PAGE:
And here is the wilting, winsome Dakota Johnson - a generally cool actress who has shone in cameo roles in The Social Network and The Five-Year Engagement - flinching in a series of dodgy cardigans, eyes dewy with near-tears. This then is the coy Anastasia who is basically little more than a physical prop for her twisted lover to enact his desires upon. Oh, but they say, this is a love story - how many aspirational love stories end with someone being so over zealously beaten with a belt that they flee the object of their affections in fear? And why has our leading man, Ulster’s own gorgeous Dornan, already explained that he apologised to Dakota before they filmed certain of what he describes - to use his own adjective -as the more ‘heinous’ sexy bits?
The fact is that the entire Fifty Shades trilogy and presumably the film (in so far as it will be faithful to the first book) is clearly anti-feminist in spirit, about female disempowerment and a form of pseudo sex slavery rather than autonomy before a domineering lothario with doey eyes and Eighties hair. Anastasia Steele’s level of consent to her lover’s sadistic behaviour is never about enthusiasm but rather collusion with a man because she appears to have lost her heart to a blackguard (as well as her reason).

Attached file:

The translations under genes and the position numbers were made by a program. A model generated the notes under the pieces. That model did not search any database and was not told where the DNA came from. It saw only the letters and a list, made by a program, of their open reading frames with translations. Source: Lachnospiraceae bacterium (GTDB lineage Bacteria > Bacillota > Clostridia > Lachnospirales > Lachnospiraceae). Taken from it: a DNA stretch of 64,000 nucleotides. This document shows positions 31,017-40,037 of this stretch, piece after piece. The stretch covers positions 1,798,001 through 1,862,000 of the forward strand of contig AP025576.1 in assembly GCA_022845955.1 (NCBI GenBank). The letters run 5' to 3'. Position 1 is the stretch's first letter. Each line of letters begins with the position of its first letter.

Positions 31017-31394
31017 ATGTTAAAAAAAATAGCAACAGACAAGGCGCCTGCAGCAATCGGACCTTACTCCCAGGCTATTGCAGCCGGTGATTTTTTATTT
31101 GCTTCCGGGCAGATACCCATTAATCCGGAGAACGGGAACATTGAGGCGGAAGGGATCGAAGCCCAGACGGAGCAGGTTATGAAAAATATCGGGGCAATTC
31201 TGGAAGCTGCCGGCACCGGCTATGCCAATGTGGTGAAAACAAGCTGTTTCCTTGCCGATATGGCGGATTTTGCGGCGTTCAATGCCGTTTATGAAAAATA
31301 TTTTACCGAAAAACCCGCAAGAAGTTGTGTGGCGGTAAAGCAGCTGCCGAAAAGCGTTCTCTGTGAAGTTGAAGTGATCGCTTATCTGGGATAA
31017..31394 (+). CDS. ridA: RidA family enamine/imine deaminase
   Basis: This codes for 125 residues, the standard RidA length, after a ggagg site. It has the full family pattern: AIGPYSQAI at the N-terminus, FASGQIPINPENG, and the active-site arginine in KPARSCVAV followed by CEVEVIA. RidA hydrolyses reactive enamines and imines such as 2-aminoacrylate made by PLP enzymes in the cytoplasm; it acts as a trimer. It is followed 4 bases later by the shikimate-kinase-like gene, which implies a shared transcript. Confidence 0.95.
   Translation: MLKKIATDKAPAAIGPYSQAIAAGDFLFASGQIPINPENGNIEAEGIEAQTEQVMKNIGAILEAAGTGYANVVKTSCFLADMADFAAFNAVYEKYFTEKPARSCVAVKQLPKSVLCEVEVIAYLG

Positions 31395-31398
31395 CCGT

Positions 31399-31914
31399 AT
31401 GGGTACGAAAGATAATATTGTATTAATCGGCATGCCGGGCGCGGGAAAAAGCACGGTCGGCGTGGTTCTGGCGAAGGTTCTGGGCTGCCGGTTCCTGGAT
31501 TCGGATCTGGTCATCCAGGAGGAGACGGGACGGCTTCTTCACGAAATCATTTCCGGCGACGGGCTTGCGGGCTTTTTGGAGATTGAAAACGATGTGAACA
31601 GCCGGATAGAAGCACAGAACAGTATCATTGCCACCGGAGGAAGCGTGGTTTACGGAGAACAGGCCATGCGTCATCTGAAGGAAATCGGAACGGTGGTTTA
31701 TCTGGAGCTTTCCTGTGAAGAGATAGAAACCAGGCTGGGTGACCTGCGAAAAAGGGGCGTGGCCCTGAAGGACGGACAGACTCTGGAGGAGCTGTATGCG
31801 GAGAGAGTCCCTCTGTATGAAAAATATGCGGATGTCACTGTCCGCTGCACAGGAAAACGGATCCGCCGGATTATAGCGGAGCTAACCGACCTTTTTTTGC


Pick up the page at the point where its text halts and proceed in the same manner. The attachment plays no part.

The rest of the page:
Some have argued the franchise glamorises domestic abuse and these concerns, based on the book, seem legitimate; James’ work flirts with dangerous ideas, namely that it is basically OK to whip a woman provided you are rich, handsome, wearing a nice suit and the submissive demurs from vociferous complaint.
Fifty Shades suggests female sexuality should involve a degree of punishment and pain, a damaging concept that implies female desire is something to be controlled and whipped into pliancy.
The trailer alone sent commentators into a tailspin about Christian and Ana’s warped love and the overblown furore surrounding the movie suggests a public disappointingly hungry for titillation. But, please, the trailer was laugh-out-loud terrible with a moody Dornan staring out of too many plate glass windows. And then appears an awkward Anastasia terrified by the inside of a lift before being introduced to his ‘red room of pain’. Probably our virginal doormat goes along with all these sadomasochistic exchanges because she is so desperate for this man’s validation.